Monday, January 5, 2015

An interview with Paul Ford

JIMBO - Mr. Ford, thank you so much for doing the interview.  Please tell us a bit about yourself and your website.

PAUL - I’m a writer and programmer who lives in Brooklyn. I have a number of websites, and a few more on the way. Right now I do most of my writing for Medium at and various other publications online and off.

JIMBO - How old were you when you found old-time radio and what were some of the shows you enjoyed?

PAUL - I grew up Philadelphia, and they used to play them on the radio—I can’t remember which station. I was about ten or eleven years old, and this was in the mid-1980s. I particularly remember The Shadow, and Fibber McGee and Molly. As a kid I liked the way that they were very well-written and acted, but also a little goofy and very accessible. You could do the voices yourself.

JIMBO - Tell us about how you discovered 'Vic and Sade'?  What were your first thoughts about the show?

PAUL - Vic and Sade is interesting because if you're interested in historical audio everyone talks about how big a show it was, and how weird it is that it's now mostly forgotten and doesn't make much sense to modern ears. So after I'd read about Vic and Sade for years, and about how important it was, I finally figured I needed to hear for myself. I went poking around online--this was a couple years ago--and I was taken aback by how deep the characters were, the way that their world was fully fleshed out with friendships, hobbies, annoying habits, and the like.

JIMBO - Tell us some of your favorite Vic and Sade episodes you've come across.

PAUL - Anything involving the Drowsy Venus Chapter of the Sacred Stars of the Milky Way cracks me up. I'm just a sucker for that world of lodges and societies and appreciate the way that Rhymer made it both affectionate and ridiculous, and also the sheer amount of paraphernalia that is involved with Vic's membership--all the elements of costume, the heavy books and so forth. It's very consistent and very funny.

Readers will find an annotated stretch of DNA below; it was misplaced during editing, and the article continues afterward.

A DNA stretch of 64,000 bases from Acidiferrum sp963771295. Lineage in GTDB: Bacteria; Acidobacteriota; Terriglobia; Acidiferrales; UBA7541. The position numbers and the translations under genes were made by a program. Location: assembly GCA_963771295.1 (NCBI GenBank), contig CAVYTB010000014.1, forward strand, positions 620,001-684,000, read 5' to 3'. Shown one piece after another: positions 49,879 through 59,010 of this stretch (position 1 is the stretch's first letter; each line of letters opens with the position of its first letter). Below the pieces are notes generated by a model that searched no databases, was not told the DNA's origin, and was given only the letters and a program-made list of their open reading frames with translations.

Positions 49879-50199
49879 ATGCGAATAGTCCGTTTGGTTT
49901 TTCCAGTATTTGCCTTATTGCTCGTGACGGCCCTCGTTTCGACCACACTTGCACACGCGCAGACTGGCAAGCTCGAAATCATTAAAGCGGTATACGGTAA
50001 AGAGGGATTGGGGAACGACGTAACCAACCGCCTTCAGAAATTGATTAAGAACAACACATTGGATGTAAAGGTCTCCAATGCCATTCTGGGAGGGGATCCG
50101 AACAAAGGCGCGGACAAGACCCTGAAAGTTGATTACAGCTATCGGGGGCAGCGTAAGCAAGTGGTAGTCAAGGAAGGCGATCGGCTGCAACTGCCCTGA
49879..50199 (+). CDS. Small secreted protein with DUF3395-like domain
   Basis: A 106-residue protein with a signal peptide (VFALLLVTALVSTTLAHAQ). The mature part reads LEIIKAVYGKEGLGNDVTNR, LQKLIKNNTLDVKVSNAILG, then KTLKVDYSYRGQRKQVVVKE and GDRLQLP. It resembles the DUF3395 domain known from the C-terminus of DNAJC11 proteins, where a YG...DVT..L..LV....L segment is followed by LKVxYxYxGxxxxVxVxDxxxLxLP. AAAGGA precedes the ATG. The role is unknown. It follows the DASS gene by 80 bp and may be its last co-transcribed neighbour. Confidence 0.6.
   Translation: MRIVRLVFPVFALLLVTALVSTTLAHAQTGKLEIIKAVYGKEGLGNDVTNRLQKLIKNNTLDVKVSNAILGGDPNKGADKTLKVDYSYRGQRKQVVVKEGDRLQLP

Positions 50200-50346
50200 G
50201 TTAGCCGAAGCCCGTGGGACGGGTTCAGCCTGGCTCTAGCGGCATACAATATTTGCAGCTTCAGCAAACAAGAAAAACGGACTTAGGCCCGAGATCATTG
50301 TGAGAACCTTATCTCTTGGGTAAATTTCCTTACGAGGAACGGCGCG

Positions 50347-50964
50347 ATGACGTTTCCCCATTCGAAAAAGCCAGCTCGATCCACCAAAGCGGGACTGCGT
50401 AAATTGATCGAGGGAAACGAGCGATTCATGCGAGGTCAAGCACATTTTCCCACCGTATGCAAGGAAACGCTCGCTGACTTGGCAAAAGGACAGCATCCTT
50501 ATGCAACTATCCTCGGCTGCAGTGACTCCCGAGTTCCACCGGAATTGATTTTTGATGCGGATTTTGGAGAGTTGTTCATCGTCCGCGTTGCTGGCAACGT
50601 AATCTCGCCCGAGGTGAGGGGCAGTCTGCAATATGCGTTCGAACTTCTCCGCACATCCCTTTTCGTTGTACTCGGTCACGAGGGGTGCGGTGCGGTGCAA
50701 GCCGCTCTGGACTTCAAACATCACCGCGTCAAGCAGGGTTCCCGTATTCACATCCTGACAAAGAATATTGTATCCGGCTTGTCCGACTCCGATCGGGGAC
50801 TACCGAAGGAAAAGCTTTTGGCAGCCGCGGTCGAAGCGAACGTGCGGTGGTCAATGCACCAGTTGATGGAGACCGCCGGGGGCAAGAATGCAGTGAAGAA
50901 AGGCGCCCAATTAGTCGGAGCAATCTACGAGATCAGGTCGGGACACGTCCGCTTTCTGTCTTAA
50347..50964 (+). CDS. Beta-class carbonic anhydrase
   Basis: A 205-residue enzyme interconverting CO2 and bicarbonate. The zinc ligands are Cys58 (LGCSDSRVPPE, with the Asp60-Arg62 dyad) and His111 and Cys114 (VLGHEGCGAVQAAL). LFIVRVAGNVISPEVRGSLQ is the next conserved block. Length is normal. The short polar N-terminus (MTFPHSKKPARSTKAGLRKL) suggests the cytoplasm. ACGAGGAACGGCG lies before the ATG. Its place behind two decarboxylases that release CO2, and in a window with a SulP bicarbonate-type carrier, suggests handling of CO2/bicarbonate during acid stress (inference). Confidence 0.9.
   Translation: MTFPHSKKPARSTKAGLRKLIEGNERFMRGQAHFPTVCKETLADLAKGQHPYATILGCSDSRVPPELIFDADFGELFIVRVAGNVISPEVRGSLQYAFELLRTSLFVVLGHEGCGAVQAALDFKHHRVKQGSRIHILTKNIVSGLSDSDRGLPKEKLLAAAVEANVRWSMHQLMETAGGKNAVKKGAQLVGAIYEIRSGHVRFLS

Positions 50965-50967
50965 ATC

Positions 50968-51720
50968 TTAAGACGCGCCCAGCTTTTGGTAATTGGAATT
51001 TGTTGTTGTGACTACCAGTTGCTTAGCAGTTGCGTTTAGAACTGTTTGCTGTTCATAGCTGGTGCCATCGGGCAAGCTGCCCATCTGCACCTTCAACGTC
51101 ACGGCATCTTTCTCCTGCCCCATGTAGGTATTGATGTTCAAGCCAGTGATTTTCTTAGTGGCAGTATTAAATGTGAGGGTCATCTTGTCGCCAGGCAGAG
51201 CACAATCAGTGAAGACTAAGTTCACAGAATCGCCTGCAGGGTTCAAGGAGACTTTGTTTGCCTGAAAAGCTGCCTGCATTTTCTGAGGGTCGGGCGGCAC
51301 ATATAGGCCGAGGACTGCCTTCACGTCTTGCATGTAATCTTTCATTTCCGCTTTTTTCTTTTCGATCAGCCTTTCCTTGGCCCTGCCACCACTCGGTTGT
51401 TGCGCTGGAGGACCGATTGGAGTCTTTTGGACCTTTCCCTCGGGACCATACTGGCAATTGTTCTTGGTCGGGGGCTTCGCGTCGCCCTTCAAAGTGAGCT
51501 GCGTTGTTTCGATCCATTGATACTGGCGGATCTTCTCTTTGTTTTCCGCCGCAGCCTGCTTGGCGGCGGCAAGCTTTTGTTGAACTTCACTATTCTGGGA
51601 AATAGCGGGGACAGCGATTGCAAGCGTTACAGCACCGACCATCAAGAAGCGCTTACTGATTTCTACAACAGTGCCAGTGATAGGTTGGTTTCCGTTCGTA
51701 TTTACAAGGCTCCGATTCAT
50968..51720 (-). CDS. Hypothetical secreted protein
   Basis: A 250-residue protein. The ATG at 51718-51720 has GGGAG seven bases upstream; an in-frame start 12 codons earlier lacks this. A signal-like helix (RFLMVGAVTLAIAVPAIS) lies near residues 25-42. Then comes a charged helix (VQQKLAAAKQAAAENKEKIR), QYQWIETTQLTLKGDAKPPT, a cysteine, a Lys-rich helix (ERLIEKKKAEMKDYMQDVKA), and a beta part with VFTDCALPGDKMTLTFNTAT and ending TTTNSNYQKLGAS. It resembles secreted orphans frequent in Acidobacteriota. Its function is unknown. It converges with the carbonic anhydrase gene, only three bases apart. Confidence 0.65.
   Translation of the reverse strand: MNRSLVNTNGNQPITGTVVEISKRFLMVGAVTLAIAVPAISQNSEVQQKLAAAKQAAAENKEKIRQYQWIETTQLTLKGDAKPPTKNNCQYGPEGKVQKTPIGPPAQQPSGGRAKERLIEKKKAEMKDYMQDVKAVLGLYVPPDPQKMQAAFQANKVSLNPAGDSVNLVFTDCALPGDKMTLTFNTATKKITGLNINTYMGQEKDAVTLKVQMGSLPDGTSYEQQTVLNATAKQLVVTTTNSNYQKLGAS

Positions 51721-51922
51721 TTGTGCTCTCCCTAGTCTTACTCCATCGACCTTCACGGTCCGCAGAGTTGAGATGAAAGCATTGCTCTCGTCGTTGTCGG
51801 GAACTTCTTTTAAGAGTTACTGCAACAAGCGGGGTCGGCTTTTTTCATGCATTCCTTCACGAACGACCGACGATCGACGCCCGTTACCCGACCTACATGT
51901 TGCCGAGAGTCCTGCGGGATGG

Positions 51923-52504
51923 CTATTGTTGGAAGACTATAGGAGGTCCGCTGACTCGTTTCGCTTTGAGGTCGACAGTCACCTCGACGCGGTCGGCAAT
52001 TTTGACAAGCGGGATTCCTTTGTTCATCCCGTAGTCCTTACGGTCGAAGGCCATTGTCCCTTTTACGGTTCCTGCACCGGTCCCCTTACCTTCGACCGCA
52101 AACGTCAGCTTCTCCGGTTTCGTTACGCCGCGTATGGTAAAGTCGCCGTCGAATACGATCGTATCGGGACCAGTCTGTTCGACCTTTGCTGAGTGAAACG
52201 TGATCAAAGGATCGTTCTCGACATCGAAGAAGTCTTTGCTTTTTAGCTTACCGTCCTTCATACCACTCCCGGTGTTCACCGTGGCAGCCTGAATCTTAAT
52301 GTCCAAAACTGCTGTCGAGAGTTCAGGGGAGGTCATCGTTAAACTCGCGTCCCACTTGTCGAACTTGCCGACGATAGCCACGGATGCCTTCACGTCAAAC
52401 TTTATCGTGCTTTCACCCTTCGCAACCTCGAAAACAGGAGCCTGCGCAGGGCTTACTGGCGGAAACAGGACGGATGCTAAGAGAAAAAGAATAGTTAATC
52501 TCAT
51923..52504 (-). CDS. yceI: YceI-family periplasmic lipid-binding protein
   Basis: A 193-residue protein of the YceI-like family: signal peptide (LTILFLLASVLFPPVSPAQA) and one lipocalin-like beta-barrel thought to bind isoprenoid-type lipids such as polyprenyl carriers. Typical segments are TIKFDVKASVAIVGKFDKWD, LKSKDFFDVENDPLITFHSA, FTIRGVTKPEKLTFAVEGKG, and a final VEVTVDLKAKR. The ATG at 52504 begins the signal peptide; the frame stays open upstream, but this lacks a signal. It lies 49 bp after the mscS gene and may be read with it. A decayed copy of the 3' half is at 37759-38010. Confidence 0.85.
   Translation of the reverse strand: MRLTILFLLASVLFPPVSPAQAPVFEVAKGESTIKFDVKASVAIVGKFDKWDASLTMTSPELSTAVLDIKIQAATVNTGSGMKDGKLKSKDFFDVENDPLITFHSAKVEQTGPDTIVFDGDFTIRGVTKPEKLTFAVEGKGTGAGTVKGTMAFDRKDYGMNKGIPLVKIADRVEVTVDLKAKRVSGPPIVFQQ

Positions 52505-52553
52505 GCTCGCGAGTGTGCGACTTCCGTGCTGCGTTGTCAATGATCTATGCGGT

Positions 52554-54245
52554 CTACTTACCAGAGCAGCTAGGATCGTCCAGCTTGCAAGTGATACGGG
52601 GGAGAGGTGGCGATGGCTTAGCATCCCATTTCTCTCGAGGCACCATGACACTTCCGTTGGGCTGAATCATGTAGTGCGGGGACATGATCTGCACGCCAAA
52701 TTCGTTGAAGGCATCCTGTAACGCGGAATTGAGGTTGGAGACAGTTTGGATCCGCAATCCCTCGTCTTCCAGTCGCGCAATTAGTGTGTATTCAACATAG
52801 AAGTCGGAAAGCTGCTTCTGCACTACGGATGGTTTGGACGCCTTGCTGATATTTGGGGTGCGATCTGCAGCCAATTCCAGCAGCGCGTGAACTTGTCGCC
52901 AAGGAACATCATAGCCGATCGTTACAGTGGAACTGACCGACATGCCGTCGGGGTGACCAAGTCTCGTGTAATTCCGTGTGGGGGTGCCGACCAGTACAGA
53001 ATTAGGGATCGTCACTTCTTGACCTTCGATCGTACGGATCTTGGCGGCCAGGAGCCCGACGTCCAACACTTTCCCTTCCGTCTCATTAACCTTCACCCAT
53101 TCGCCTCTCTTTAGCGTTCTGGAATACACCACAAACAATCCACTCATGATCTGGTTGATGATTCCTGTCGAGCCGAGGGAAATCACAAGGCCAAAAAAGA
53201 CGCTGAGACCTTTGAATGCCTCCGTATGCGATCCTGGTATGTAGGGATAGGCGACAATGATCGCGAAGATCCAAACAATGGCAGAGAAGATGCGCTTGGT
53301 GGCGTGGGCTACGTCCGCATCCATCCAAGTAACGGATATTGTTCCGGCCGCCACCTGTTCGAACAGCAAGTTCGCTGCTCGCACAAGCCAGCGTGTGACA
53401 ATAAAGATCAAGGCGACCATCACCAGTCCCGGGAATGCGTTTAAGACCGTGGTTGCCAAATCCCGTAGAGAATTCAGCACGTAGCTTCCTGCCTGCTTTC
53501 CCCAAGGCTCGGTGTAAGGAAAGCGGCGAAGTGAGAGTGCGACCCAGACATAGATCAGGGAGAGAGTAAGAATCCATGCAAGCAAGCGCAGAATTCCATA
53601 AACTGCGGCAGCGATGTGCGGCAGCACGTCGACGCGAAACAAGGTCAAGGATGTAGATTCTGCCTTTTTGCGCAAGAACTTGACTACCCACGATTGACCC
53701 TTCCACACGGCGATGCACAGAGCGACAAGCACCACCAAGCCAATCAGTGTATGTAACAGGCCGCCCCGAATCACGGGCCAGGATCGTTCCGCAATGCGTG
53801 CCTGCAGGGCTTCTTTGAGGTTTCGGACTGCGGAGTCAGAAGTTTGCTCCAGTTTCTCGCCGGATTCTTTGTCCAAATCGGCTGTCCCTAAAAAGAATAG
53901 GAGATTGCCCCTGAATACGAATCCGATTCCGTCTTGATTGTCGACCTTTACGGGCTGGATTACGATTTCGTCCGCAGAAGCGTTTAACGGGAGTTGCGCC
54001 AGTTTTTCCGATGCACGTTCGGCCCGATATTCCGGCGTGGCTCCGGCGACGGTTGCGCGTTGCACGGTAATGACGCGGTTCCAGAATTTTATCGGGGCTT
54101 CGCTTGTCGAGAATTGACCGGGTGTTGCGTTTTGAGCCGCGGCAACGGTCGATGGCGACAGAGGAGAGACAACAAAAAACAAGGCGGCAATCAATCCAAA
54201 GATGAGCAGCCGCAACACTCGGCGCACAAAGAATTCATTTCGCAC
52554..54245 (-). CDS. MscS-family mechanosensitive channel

JIMBO - Which character is your favorite and why?

PAUL - It's such an ensemble show, but I'll go ahead and say Vic, as portrayed by Art Van Harvey, for the way he veers between kindness and crabbiness, and the fact that he gives in to his enthusiasms so easily. He's key to the show for me because he really is a stabilizing, moderating influence (except of course when he's not) and he seems to enjoy himself so much at the same time.

JIMBO - Being the software guy that you are, I have to ask... what do you think about how I've used Google's 'Blogger' to preserve 'Vic and Sade'?

PAUL - Love it! So glad to see this blog. One good thing about Blogger is it's likely to be around for a long time.

JIMBO - What are your impressions of writer Paul Rhymer and the fact we probably will only see and hear perhaps only 30-35% of his work?

PAUL - He was such a subtle writer. He had to work fast, and he came up with a little world of Vic and Sade and just kind of kept coming back to it, day after day. Which is an incredible task!

JIMBO - You've already eloquently demonstrated in your piece, "Lesson", that Rhymer can send multiple messages to several generations with his very simple Midwestern chit-chat.  Would you explore this more deeply?

PAUL - People should just listen to the shows and make up their own minds. Besides, I think Jean Shepherd really nailed down why Rhymer matters in his foreword to the collected plays at

JIMBO - How do you think Rhymer stacks up against other American writers of his era?

PAUL - I'll nod again to Jean Shepherd; can't improve on his take: "Another thing that amazes me is Rhymer's wild and subtle imagination. Wild in the sense of being totally unpredictable, and subtle in that he touched at times on the faint vein of madness that run through all of us."

JIMBO - Anything I should have asked and didn't?  Any last words?

PAUL - I can’t think of anything! Thank you so much for checking in; it was my privilege.

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